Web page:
The majority suggests that because the PTO denied the registration on a ground suggested by Judge Nies rather than on one "it independently discerned," this case is rendered "quite different" from cases where the PTO enters a new ground of denial following a reversal by this court. The majority gives no reason to support its view that an "independently discerned" ground of rejection is any more meritorious than one suggested by a member of this court. In my view it is the merits of the new ground for rejection that are important, not its source.

In any event, our prior order required the Board to determine whether the public is likely to believe that the source of the WELLASTRATE product is WELLA U.S. rather than WELLA A.G. Notwithstanding the opinion of the majority, the Board did comply with our order when it answered the remanded question in the negative. The Board found no such likelihood because WELLA A.G. and WELLA U.S. "constitute a single source". Having so concluded, the Board rightly reversed the Section 2(d) refusal to register as improper. Thus, this case is, for all practical purposes, exactly the case that the majority seeks to distinguish, i.e. a reversal by this court followed by a new ground of denial by the PTO.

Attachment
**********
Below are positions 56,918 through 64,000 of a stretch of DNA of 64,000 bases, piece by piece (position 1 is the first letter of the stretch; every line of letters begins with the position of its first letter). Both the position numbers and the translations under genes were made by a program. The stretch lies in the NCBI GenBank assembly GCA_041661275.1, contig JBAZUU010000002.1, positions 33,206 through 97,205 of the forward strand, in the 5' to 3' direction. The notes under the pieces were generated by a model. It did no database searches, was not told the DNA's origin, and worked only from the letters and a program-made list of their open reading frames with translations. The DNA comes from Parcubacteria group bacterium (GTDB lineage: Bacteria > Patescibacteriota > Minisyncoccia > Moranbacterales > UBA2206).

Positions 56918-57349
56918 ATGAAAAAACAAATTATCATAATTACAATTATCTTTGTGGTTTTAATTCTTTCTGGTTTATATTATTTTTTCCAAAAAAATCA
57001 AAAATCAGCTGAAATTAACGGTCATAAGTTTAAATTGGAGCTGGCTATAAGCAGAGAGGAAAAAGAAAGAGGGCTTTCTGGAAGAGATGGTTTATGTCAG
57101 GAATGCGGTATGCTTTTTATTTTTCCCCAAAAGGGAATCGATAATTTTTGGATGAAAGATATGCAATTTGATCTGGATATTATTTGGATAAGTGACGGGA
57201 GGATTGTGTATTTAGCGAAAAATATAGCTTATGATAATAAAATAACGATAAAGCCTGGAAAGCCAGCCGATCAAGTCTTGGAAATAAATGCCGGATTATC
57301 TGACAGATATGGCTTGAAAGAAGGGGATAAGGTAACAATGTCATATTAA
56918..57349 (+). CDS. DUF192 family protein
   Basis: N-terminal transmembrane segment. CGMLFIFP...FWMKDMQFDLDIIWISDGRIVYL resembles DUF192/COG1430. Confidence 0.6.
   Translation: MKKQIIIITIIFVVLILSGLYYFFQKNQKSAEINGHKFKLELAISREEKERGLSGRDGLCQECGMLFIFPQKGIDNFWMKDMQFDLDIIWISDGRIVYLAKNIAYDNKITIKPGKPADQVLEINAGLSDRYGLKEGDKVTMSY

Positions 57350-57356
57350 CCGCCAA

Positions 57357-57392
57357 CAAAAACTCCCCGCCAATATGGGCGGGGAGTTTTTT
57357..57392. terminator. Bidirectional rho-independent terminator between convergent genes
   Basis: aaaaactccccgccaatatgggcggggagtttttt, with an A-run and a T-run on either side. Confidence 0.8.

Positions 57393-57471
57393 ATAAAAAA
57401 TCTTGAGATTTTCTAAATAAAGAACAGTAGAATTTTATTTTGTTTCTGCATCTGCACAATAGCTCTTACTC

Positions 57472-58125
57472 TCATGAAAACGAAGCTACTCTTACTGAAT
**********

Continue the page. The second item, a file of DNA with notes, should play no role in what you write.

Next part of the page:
I would, therefore, address on the merits the new ground for denying registration raised by the PTO, which is "lack of ownership" by the appellant. There is no assertion by appellant that the PTO's denial of registration on that basis was not made in accord with proper procedure or is otherwise unfair. Indeed, appellant conceded at oral argument that the PTO had the authority to use that basis of denial, even after the earlier opinion of this court.